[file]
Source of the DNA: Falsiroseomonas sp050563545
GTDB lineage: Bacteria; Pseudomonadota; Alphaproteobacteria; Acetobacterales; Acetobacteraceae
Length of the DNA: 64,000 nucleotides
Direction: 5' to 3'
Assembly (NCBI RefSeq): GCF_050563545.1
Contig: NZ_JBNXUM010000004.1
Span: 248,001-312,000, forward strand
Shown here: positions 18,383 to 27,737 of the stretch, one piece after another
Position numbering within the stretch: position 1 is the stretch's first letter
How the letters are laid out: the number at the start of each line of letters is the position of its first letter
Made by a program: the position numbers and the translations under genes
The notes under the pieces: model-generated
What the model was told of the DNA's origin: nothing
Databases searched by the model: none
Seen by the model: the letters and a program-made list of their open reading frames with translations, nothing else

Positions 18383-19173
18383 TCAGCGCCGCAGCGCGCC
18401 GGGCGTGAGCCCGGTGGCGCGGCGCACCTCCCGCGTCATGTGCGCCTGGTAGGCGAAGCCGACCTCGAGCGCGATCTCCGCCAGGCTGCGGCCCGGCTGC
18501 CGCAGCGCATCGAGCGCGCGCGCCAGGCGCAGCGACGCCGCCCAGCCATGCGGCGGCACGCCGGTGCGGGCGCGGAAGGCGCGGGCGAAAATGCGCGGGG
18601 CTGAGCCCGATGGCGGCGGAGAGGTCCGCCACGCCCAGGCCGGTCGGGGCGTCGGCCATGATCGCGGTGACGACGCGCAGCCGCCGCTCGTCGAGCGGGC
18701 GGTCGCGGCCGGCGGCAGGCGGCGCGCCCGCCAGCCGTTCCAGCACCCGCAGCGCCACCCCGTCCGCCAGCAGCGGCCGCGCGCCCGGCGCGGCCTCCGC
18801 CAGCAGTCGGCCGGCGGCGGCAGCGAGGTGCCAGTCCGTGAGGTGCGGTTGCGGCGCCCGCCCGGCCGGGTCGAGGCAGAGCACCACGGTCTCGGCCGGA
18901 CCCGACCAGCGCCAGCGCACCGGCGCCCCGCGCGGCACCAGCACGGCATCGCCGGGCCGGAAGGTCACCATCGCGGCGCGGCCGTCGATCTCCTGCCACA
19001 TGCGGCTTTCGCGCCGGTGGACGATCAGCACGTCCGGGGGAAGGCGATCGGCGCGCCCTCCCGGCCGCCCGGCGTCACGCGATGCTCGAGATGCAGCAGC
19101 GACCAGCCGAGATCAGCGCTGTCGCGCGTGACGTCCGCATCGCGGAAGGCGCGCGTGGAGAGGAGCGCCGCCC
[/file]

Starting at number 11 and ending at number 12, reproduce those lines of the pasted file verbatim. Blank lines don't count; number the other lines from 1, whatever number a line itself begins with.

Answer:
Made by a program: the position numbers and the translations under genes
The notes under the pieces: model-generated